The topic of this course will be "Writings and Controversies in African Demography." The emphasis will be on recent readings, to reflect on-going discussions in the field. The course will focus on three different debates in African demography: issues and controversies in African Historical demography, family structure and fertility, and mortality.

African Languages

030. Elementary Arabic.
Staff.
For extended Arabic course listings please see the Penn Course Register.

125. (AFAM 125, LING 125) Elementary Hausa I.
Staff.
Offered through the Penn Language Center-See CGS Course Guide.

126. (AFAM 126, LING 126) Elementary Hausa II.
Mohammed. Prerequisite(s): LING 125 or permission of the instructor.
Offered through the Penn Language Center- See CGS Course Guide.

170. (AFAM 170, LING 170) Elementary Yoruba I.
Staff.
Offered through the Penn Language Center-See CGS Course Guide.

171. (AFAM 171, LING 171) Elementary Yoruba II.
Staff. Prerequisite(s): LING 170 or permission of the instructor.
Offered through the Penn Language Center- See CGS Course Guide.

180. (AFAM 180, LING 180) Elementary Swahili I.
Staff.
Offered through the Penn Language Center-See CGS Course Guide.

181. (AFAM 181, LING 181) Elementary Swahili II.
Staff. Prerequisite(s): LING 180.
Offered through the Penn Language Center- See CGS CourseGuide. Beginning level of Swahili which provides training and practice in speaking, reading and writing with initial emphasis on speaking and listening. Basic grammar, vocabulary and cultural skills learned gradually with priority on the spoken language. Especially during the second term folktales, other texts and films will be used to help introduce important aspects of Swahili culture.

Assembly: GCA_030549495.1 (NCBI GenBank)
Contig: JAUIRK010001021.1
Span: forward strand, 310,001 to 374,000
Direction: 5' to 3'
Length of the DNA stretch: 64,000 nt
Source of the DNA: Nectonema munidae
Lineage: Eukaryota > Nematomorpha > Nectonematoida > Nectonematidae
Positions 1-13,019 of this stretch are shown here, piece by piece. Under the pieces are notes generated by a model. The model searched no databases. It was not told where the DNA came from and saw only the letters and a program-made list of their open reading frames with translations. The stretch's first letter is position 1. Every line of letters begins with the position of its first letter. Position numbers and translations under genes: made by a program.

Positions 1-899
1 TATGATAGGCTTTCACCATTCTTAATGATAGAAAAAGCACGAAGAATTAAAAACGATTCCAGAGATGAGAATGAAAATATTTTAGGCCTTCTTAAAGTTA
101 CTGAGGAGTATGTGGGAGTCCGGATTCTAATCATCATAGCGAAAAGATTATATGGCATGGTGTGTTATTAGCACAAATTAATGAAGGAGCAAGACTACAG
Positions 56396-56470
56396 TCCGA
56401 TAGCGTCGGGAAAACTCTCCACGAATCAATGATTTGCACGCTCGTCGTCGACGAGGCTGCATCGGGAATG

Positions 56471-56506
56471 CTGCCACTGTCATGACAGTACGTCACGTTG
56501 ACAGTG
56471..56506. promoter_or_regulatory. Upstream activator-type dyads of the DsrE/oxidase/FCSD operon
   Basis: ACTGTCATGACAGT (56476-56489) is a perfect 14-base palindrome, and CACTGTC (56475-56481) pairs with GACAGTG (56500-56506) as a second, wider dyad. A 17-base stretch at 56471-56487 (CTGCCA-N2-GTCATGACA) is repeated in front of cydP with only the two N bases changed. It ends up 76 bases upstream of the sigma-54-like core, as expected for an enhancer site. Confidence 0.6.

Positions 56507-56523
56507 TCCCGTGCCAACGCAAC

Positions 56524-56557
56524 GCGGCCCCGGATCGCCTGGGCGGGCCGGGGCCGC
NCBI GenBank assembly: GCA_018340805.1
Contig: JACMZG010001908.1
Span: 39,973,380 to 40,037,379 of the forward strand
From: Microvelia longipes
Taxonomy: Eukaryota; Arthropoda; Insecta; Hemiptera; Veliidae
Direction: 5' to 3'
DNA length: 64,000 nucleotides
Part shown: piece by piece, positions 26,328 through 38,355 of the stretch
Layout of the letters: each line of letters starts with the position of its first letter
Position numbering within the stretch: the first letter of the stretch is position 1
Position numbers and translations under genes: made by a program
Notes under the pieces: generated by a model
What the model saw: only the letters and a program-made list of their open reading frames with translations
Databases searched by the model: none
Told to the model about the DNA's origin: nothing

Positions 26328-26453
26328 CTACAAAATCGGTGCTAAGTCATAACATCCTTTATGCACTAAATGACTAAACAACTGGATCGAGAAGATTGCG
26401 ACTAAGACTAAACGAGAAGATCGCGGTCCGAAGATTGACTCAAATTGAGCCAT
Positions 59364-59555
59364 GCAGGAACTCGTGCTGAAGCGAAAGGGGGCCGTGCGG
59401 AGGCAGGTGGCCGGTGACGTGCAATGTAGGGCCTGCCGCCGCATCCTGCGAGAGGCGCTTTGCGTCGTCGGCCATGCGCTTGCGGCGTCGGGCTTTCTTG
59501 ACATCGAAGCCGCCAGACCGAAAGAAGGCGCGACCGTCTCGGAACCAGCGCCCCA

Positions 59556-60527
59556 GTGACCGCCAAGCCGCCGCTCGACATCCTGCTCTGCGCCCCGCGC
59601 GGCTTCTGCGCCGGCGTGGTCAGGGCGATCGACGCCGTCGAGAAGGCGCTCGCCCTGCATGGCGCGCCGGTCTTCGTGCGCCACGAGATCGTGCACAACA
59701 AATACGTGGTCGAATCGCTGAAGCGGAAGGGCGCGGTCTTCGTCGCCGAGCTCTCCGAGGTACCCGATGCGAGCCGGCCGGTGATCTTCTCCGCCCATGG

185. (AFAM 185, LING 185) Elementary Swahili: Accelerated.
Staff.
Offered through the Penn Language Center-See CGS Course Guide. One term intensive course covering the materials given in Swahili 180 and 181. Course provides training and practice in speaking, reading and writing with initial emphasis on speaking and listening. Basic grammar, vocabulary and cultural skills learned gradually with priority on the spoken language. Folktales, other texts and films will be used to help introduce important aspects of Swahili culture.

240. (AFAM 240, AMES 240) Elementary Amharic I & II.
Staff. Prerequisite(s): For the second semester: completion of the first semester or permission of the instructor.
Offered through the Penn Language Center- See CGS Course Guide.

270. (AFAM 270, LING 270) Intermediate Yoruba.
Staff.
Offered through the Penn Language Center-See CGS Course Guide.

280. (AFAM 280, LING 280) Intermediate Swahili I.
Staff.
Offered through the Penn Language Center-See CGS Course Guide.

281. (AFAM 282, LING 282) Intermediate Swahili II.
Staff.
Offered through the Penn Language Center-See CGS Course Guide.

284. (AFAM 284, LING 284) Advanced Swahili I.
Staff.
Offered through the Penn Language Center-See CGS Course Guide.

285. (AFAM 285, LING 285) Advanced Swahili II.
Staff.
Offered through the Penn Language Center-See CGS Course Guide.

490. (LING 490) African Language Tutorial.
Staff.
Offered through the Penn Language Center-See CGS Course Guide.

491. (LING 491) African Language Tutorial II.